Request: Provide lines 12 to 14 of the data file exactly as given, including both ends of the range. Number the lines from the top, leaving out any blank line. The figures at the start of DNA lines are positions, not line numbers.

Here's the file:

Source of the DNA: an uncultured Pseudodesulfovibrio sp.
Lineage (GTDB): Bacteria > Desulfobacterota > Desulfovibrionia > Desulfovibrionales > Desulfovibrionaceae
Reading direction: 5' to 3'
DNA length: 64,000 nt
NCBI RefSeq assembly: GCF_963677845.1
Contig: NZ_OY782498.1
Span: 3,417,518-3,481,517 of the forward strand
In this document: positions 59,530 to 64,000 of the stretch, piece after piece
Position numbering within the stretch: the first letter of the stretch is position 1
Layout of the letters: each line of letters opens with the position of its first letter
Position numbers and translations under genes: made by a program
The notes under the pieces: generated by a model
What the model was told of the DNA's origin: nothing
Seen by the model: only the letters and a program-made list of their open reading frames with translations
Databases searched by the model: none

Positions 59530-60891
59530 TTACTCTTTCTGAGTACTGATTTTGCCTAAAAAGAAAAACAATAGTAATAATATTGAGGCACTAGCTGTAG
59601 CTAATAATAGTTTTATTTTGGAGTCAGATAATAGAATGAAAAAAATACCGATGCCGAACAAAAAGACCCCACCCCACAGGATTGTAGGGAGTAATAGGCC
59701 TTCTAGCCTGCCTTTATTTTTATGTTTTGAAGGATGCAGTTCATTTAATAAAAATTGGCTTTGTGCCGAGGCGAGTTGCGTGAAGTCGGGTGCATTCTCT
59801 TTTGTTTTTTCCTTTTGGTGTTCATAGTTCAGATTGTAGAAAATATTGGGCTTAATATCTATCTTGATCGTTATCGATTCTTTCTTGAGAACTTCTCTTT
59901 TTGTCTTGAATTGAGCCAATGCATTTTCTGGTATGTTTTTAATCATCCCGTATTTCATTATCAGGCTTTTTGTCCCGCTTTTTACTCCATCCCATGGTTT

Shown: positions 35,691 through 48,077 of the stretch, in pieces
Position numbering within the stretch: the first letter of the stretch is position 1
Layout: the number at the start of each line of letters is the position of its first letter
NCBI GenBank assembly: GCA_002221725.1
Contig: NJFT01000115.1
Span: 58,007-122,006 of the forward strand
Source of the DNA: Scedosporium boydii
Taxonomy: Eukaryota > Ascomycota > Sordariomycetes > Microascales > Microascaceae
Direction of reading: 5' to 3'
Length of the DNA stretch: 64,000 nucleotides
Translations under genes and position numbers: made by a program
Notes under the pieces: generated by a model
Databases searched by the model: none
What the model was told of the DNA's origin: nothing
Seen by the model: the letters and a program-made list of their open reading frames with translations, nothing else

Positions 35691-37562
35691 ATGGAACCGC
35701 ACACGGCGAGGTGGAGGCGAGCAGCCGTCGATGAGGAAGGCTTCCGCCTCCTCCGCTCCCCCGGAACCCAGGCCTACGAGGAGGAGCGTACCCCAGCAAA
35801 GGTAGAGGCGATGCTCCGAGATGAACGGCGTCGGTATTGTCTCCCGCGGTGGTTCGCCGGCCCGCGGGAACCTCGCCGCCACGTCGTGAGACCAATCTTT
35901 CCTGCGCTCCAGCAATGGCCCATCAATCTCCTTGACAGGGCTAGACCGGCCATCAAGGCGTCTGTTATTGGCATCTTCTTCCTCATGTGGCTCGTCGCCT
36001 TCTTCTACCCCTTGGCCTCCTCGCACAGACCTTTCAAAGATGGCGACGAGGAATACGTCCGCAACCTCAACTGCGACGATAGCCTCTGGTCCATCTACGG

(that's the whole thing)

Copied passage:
The notes under the pieces: generated by a model
What the model was told of the DNA's origin: nothing
Seen by the model: only the letters and a program-made list of their open reading frames with translations